Most hemorrhoid treatments can be managed without surgery. Instead, medications and lifestyle changes can reduce hemorrhoids. GPs will recommend treatments depending on the severity of the condition, and the symptoms felt.

    Hemorrhoids Self-Care

    The first line of treatment (particularly for mild to moderately severe hemorrhoids) is self-care. Changing daily lifestyle habits can help reduce symptoms. Examples of these lifestyle habits include:
  • Eating a more high-fibre diet (e.g. vegetables, fruit, whole grains, beans, etc.)
  • Reducing unnecessary time spent on the toilet
  • Don’t try to push too hard on the toilet.
  • Do not hold in the urge to empty your bowels
  • Avoid wiping too hard.
  • Visiting your GP if you’re constipated. Adjustments may be made to medications that cause constipation, such as codeine. Additionally, GPs may also recommend laxatives to help with excretion.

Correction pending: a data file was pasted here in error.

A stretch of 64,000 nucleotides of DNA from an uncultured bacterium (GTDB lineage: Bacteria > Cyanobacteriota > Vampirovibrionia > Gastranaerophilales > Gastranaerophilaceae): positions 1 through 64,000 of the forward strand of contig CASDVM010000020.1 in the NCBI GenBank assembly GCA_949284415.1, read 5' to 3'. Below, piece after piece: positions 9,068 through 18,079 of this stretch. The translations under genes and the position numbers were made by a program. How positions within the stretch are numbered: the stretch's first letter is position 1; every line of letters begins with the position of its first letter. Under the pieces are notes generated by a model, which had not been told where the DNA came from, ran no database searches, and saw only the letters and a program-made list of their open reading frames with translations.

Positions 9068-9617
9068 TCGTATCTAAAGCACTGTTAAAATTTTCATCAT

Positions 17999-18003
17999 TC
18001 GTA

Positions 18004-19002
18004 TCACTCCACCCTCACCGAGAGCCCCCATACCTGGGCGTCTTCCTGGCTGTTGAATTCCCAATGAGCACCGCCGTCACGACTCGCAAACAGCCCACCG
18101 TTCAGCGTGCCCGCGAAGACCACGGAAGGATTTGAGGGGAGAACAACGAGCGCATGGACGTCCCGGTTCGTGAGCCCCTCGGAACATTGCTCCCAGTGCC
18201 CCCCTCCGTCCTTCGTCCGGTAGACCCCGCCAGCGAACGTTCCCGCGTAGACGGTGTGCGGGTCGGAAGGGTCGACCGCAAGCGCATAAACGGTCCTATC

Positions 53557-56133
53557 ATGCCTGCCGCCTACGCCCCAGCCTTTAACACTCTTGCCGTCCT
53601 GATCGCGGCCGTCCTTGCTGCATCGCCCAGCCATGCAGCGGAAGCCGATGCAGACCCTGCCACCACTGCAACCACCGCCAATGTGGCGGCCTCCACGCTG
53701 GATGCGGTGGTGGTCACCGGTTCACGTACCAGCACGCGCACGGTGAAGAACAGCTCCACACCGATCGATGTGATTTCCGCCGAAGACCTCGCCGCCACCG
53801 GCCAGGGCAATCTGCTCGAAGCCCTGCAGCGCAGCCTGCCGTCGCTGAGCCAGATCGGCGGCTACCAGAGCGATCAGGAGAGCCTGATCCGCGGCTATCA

Hemorrhoid Pain Relief

    Your GP may also prescribe medications if your hemorrhoids are causing you pain. Over the counter topical hemorrhoid creams, ointments and suppositories can be used to manage pain. These medications are applied on the skin, which contains ingredients, such as local anaesthetics, which help reduce pain and itching [2]. In some situations, GPs may also prescribe a corticosteroid cream to reduce long term inflammation. Please only use as directed by your doctor as long-term use can lead to thinning of the skin.

    Other treatments

    In some circumstances, other treatments may be required for hemorrhoid management and to reduce symptoms. These include:

    Sclerotherapy injections

    This is a viable treatment for those not noticing improvement with first-line treatment and possess grade 1 or 2 hemorrhoids. Using a short-tubed device called a proctoscope, a medicated solution is injected into the hemorrhoids. These injections aim to disrupt the blood supply of hemorrhoids, which causes them to shrink.

    Rubber band ligation